> > It is very important to find out the mechanisms for ACL injuries
> >because if the number of incidence keeps growing, it might become a
> >possible threat to female athletic community in the near future.
> >
> > I appreciate your help.
> >
> >Satoshi Fujita

Just happened to have some info from Campbell's Othopedics;

p 1568- Selective sectioning of the anterior cruciate ligament has
shown that the anteromedial band is tight in flexion whereas the
posterolateral bulky portion of the ligament is tight in extension
(see fig. 33-82,D). It has been shown that the anteromedial band is
the primary check against the anterior translation of the tibia on
the femur when the anterior drawer test is performed in the usual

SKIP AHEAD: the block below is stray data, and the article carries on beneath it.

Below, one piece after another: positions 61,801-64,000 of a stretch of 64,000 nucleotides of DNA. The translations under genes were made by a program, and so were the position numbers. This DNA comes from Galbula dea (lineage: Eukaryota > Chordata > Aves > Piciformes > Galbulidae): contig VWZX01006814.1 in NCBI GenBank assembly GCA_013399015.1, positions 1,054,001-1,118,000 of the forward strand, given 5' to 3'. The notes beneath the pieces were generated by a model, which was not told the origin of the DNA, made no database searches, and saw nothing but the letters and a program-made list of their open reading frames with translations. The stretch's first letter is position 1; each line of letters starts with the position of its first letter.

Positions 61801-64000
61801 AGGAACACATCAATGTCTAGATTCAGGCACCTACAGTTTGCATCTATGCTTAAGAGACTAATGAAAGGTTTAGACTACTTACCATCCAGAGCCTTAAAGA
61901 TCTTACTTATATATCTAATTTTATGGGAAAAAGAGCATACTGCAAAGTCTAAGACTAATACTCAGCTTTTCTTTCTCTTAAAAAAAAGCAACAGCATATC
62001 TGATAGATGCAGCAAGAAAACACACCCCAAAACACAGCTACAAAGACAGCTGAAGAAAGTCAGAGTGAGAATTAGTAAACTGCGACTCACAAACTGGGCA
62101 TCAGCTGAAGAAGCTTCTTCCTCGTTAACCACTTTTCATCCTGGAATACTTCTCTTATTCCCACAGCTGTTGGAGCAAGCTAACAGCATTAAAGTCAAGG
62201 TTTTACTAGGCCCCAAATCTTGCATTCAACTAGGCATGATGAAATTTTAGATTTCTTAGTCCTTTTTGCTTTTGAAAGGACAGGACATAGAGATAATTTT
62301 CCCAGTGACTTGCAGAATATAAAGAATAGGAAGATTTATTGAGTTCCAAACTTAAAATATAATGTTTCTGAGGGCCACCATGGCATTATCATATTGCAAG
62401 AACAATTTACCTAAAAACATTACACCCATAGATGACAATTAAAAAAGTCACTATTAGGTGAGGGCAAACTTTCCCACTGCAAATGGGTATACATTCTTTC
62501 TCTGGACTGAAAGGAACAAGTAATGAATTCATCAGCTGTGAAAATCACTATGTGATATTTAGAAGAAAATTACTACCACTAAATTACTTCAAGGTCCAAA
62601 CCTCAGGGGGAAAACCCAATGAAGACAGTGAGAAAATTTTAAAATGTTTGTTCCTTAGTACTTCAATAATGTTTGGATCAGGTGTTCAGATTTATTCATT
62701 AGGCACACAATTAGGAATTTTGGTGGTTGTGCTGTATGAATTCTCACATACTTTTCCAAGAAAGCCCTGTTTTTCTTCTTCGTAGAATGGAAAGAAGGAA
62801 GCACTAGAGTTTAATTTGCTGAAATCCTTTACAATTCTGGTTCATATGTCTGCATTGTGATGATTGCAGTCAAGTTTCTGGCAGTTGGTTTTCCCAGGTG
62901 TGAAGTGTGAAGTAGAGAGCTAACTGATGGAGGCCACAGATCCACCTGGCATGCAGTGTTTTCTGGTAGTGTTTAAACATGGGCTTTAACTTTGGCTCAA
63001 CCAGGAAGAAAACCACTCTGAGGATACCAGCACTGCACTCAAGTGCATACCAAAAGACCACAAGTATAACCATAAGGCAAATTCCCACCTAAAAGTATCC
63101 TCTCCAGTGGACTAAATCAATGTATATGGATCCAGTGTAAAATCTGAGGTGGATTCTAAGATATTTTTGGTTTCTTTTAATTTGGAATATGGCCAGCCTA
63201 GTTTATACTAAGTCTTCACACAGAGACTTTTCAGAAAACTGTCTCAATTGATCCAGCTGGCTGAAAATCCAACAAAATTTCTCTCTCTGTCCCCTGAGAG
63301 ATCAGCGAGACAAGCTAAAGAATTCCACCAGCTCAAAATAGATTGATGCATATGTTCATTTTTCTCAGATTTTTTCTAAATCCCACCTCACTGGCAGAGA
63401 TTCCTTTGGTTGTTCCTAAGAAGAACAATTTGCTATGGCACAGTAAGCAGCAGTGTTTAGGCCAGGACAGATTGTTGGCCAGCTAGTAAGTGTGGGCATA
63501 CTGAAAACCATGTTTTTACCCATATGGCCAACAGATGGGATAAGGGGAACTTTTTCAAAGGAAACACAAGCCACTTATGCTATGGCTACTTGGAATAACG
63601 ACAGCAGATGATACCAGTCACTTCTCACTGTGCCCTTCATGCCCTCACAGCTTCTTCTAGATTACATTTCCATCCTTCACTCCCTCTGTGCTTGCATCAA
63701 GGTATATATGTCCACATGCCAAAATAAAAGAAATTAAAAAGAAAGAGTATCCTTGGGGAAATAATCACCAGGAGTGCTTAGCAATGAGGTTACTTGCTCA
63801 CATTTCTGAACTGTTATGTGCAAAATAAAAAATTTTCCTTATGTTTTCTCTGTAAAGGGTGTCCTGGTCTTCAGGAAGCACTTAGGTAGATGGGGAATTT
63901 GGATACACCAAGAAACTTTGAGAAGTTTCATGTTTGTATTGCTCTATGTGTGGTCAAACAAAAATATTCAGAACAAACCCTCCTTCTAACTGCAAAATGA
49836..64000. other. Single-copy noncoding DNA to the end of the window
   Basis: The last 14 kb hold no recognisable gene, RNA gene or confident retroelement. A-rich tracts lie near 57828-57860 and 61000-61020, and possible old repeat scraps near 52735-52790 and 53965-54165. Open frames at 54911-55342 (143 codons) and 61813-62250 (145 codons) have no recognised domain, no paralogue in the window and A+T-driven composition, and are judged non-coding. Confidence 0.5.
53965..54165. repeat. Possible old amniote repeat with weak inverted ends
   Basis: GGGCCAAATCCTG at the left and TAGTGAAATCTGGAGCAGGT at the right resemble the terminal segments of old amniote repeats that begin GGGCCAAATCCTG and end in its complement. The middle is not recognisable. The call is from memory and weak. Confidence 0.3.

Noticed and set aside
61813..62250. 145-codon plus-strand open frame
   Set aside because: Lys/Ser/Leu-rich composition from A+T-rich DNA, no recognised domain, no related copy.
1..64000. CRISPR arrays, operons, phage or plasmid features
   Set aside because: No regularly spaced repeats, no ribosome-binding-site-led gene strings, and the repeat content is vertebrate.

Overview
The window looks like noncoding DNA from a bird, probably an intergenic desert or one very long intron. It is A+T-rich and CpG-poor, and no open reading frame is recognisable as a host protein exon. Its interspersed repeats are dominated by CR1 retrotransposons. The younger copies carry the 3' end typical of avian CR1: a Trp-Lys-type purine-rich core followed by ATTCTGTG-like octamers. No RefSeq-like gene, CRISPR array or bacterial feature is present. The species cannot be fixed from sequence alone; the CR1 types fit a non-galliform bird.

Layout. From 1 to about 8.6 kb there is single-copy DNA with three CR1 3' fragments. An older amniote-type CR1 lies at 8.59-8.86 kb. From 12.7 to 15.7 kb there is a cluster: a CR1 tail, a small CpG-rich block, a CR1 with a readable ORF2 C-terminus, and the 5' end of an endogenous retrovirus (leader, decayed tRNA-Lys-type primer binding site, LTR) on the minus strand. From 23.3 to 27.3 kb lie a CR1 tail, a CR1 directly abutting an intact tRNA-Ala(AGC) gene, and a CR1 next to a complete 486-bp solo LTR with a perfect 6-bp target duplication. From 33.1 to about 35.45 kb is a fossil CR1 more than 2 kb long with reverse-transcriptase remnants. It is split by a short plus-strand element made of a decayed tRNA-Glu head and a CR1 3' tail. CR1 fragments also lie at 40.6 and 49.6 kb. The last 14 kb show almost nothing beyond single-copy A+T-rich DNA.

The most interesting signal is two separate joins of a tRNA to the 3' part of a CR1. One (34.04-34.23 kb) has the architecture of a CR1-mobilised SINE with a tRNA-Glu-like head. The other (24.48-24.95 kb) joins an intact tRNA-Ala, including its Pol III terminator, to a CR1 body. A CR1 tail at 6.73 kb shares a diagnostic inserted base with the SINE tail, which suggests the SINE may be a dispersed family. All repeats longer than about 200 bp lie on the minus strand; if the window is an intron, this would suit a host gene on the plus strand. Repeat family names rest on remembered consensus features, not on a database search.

manner with the knee flexed. With the knee extended, resistance the
anterior drawer is by the posterolateral bulky portion. Marshall
has shown that it is possible to obtain an anterior drawer sign and
yet at the time of surgery palpate an "intact" anterior cruciate
ligament. When the anteromedial band of the ligament is torn, the
posterolateral bulk of the ligament may remain intact and an
anterior drawer sign will be present but the surgeon will have the
impression that the ligament is not torn. The anteromedial and
intermediate parts of the anterior cruciate ligament are in direct
contact with the intercondylar shelf in extension, and rupture
commonly occurs in this middle third of the ligament when the knee is
forced into hyperextension (fig. 33-85). The posterolateral
portion of the anterior cruciate ligament provides the principal
resistance to hyperextension of the joint. The ligament also aids
in limitation of rotation of the tibia on the femur as well as
resisting extreme varus and valgus stress.
D.W. Smith, D.C.
Santa Barbara Health Center
e-mail: dwsmith@rain.org